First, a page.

In one of the early episodes of the TV show Monk, Adrian Monk's assistant, Sharona Fleming, explains, "I never vote; it only encourages them."
I believe that informed, intelligent voting is the duty of citizens in a democracy. I really do. But having arrived at (primary) Election Day, I'm inclined to sympathize with Sharona.
Take the school board race, for example. I don't need anything more to make me over-the-top thankful that my era of intimate involvement with the public schools is long over, but the priorities of this year's candidates reassure me that I would still be bashing my head against the wall it it weren't.
What are the hot-button issues for the candidates in our safe, mostly suburban school district? School safety, mental health counselling, vocational education, and getting rid of standardized testing. They're so consistent on this that the one guy who is a little different may well get my vote—despite his bizarre rant about how he doesn't want to carry a gun, as if he can't tell the difference between allowing someone with a carry permit to bring his own gun onto a school campus, and somehow requiring all teachers to carry guns. (To be fair, teachers are asked to do so many things besides teaching these days, I can understand his paranoia a little.)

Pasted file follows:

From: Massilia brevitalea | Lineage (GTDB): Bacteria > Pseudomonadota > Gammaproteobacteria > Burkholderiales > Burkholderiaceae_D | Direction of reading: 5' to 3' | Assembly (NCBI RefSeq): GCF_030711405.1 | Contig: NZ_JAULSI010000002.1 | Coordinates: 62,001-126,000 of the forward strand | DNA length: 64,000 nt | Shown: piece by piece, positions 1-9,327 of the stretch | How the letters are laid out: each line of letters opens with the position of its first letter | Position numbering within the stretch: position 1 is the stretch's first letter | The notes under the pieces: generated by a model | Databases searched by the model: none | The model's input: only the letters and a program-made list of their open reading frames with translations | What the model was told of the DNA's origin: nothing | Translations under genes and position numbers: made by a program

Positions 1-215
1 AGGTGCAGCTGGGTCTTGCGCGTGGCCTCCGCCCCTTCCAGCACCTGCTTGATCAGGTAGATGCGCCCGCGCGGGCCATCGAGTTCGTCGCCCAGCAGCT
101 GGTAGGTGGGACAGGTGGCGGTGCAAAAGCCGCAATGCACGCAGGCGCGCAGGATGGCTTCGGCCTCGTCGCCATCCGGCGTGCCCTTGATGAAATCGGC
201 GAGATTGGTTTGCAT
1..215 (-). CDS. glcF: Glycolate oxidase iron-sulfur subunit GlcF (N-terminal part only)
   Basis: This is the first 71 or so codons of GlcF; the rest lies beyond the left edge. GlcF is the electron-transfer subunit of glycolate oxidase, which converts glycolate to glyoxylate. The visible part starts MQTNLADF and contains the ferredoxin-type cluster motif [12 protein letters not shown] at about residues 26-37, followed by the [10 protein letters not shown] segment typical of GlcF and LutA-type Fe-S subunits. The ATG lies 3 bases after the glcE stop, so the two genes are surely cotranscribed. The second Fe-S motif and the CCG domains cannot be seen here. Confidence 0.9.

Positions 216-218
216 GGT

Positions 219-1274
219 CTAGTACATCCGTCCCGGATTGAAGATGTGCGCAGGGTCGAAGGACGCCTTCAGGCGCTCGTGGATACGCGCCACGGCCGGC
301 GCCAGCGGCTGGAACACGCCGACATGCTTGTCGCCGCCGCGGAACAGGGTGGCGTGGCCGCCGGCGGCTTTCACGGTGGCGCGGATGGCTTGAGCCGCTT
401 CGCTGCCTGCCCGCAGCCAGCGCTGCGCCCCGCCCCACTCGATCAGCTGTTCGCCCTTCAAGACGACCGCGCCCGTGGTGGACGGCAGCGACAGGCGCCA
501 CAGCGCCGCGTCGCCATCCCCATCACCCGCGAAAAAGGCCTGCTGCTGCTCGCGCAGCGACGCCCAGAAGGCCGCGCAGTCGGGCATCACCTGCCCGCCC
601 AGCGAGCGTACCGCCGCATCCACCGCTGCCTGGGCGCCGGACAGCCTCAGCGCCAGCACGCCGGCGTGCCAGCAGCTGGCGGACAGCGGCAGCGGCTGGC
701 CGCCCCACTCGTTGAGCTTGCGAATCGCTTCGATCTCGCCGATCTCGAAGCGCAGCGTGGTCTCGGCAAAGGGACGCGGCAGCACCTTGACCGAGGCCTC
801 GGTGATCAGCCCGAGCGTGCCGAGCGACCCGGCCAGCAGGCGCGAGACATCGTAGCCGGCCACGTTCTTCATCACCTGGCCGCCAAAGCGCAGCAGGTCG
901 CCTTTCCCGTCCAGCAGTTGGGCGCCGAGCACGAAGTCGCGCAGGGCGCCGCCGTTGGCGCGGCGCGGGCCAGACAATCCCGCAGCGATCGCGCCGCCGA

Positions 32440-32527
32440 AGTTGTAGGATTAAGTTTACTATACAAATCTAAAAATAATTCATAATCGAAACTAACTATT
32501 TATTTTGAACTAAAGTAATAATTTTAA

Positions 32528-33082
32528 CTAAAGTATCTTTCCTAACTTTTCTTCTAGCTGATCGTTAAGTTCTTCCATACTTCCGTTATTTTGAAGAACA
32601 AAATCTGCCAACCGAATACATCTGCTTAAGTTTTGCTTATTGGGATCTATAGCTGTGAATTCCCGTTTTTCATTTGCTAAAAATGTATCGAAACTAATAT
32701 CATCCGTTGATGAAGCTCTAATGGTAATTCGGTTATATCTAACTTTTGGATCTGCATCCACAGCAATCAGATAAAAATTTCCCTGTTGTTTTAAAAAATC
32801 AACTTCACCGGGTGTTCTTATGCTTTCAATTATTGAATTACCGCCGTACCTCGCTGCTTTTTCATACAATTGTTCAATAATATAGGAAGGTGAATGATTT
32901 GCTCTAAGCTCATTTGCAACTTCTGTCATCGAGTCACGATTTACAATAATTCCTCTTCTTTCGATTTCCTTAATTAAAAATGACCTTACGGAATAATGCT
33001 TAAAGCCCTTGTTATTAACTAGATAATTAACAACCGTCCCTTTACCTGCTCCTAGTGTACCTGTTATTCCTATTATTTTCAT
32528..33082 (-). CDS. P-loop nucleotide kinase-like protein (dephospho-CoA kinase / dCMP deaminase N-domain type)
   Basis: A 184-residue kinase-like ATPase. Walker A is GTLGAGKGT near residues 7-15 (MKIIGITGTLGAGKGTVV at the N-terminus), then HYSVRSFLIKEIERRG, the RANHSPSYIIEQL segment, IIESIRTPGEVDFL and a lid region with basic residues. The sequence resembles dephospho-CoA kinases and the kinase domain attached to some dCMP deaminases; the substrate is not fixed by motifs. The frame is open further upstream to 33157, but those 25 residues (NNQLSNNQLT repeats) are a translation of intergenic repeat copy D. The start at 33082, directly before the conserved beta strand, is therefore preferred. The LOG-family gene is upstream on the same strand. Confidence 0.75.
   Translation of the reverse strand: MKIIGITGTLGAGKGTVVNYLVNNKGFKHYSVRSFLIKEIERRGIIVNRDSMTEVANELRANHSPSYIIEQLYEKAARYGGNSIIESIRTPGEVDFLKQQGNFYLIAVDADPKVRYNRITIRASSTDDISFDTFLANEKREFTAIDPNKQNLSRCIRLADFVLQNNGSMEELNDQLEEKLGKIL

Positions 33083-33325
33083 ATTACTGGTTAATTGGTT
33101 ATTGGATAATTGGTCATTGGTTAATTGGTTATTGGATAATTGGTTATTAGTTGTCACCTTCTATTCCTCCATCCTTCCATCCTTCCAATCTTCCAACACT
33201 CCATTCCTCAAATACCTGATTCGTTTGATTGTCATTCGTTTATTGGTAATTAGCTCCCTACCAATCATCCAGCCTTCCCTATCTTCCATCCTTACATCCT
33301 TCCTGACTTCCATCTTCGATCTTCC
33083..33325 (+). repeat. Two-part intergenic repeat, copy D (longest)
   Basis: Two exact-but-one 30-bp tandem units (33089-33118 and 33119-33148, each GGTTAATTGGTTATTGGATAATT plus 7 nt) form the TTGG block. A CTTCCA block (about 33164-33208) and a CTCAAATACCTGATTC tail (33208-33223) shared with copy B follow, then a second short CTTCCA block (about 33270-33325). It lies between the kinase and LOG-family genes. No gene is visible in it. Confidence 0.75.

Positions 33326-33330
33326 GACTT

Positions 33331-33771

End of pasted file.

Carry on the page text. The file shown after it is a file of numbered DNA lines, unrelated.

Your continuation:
I'm all for vocational education—in which America as a whole needs to do a much better job—but could we not have at least one candidate who is concerned about academics? Who will make a priority of offering our students a first-class, high-quality education? If their top concerns for our schools are safety and mental health issues, then it's not an educational institution we're running. I don't know what it is, but it's not a school.
The other races aren't much better. Looking through their campaign literature is an exercise in, "Nope, not that one. Not him. Not her. Certainly not that one. Oh, look, one who doesn't completely vilify her opponent, how refreshing."
If it's my duty to vote, isn't it someone's duty to provide candidates worth voting for?